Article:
Saturday, May 11, 2013

Mother's Day 2008

This mom of two toddlers was really looking forward to the day.

 It was going to be perfect. 

The previous year (on Mother's Day) I was in a new home, Mike was to follow in a week or so.  I took a test that morning and learned that we were going to have another baby.  It was a happy day, even though Mike wasn't there, the news was enough to make it enjoyable.

But this year.  This year, with two in diapers and only one sleeping through the night, I'd really earned it.  It was going to be glorious.  I was as excited as a teacher on Friday. 

Sunday morning I woke to the normal sounds of children's cries.  I wait a few moments for the sirens to alert my husband that it was time to get up. 

I keep waiting.

I nudge him and wait some more.

"Mike.  The baby's crying."

Mike groans.

I nudge him again.

"what?" he asks in a sleepy voice.

"The baby is crying.  It's Mother's day.  Go get him."  And we're off to a not-so-good start.

He's just sleepy, in a moment he will come to and be dashing around that kitchen whipping up something amazing for my breakfast.  I sigh as I snuggle up to my pillow once again.  "This is the life.  Even if it's just for one day.  But by golly I had this day coming."

I must have dozed off again, cause I wake up in a few minutes to Mike's voice: "Um.  Want me to make breakfast or something?"

"Yes." was all I said.  I sounded a bit annoyed.  Can't remember if that was on purpose --who am I kidding, it was.

He made breakfast.  Eggs and toast.  There wasn't any bacon.  I hadn't bought any.  I'm not sure where I expected him to get the ingredients for this gourmet breakfast I was envisioning. 

and... there was no card.

I didn't speak much as I helped dress the kids for church.  This wasn't what I had planned and hopefully my silence would convey that to him:  "Mama's not happy."

There was nothing different about this day than any other day. 

All I wanted was to not have to be a mom for the day.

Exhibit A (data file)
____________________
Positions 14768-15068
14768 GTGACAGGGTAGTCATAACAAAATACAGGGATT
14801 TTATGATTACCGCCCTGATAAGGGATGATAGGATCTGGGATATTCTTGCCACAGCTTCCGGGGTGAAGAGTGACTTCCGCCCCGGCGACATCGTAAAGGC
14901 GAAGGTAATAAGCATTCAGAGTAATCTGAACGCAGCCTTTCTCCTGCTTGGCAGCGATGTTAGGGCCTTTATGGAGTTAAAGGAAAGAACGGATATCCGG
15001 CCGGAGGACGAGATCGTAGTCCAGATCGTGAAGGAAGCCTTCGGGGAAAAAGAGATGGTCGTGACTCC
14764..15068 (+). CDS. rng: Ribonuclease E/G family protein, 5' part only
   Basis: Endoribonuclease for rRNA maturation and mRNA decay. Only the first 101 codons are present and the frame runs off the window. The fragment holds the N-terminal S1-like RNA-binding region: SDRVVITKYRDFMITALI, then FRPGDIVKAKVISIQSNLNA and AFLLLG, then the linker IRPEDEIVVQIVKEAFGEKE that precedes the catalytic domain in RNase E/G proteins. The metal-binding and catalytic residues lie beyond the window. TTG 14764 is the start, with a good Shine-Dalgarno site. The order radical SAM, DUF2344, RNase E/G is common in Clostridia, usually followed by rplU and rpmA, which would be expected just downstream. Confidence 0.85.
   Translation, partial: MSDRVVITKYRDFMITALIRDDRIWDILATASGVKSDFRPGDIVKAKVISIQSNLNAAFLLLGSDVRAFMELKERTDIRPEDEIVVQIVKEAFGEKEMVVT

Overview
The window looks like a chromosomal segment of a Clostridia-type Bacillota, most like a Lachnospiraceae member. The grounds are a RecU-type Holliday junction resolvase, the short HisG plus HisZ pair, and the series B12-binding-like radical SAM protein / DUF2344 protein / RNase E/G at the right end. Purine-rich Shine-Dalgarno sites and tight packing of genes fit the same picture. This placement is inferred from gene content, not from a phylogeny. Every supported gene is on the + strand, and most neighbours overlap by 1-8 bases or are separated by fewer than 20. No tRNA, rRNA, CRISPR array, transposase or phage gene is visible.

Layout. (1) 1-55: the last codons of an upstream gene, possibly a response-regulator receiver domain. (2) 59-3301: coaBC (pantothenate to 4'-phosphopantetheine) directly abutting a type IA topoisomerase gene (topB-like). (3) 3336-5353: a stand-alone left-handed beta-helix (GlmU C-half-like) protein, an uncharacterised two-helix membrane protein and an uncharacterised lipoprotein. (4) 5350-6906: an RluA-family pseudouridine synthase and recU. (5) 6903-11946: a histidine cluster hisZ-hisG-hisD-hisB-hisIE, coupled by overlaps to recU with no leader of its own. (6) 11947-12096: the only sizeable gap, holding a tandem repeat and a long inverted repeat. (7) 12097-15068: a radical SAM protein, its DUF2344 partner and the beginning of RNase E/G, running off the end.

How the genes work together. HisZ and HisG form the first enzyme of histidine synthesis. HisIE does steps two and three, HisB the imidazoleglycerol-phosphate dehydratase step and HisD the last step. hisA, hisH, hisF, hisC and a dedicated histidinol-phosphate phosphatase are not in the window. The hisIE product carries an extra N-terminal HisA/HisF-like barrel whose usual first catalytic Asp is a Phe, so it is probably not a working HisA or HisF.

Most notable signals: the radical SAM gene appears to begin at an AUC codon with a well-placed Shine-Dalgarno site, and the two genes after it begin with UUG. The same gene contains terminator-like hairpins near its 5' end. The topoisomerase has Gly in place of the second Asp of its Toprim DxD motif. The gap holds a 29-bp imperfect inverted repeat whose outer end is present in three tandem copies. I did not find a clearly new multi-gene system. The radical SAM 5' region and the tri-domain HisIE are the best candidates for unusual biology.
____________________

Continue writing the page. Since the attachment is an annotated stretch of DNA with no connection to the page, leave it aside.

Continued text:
We arrive at church after a long quiet car ride.

We walk in and drop the kids off at their classes as usual.  In the hallway stood my good friend Anissa.  I faked a smile and told her "Hi."  She started talking to me and as our conversations go, we didn't chatter on about surface things.  This was her first mother's day since losing a child.  Six months earlier she delivered a stillborn. 

She tells me about a man in our church who for the last --I don't know how many years, on Mother's Day has come to church with a handful of flowers.  He would hand them out to the women who had taken care of or taught his boys to the women who served as "mothers" to his sons.  He was raising 5 boys alone.  His wife had passed away after a battle with cancer.  He would hand out the flowers, smile and say "Happy Mother's Day" to each woman.

I swallowed the lump in my throat.

Anissa went on to say how that had touched her so much.  It put things into perspective.  She told me that on this day, she was thankful for the chance to get to be a mom.  No doubt she was thinking of sweet little Lia, the daughter she didn't get to raise. 

Wasn't the gift of a child enough?  Why did I feel I should ask for more? 

Anissa twirled the carnation in her fingers as she spoke.  "Walt no longer has his wife with him.  Yet he honors so many mothers every year.  Me, I don't want a day off.  I don't want a bunch of presents.  Today I just want to be a good mom.  That's all.  I just want to be a good mom." 

I looked her in the eye, swallowed again and nodded.  The conversation ended shortly, we both had places we needed to be.

I walked away with a new perspective.

I had been given a couple babies to raise.  I wanted recognition.  Anissa had been given a couple babies to raise.   She wanted to do her job well.

I know mother's day can be a sensitive time. There are those who couldn't have babies, or didn't. Those who lost babies or have lost grown children.  This isn't about me or about you.  It's about all of us.

All of us have been created to do work --some sort of work.

And when we do it, we need to ask ourselves:  "Am I seeking recognition?  Or "Do I simply want to be found faithful in the work God has set before us?"

I hope I will remember that it's not about me.  I work for a great boss.  My goal should be the words: 

"Well done, my good and faithful servant.  You have been faithful over a little; I will set you over much.  Enter into the joy of your master."

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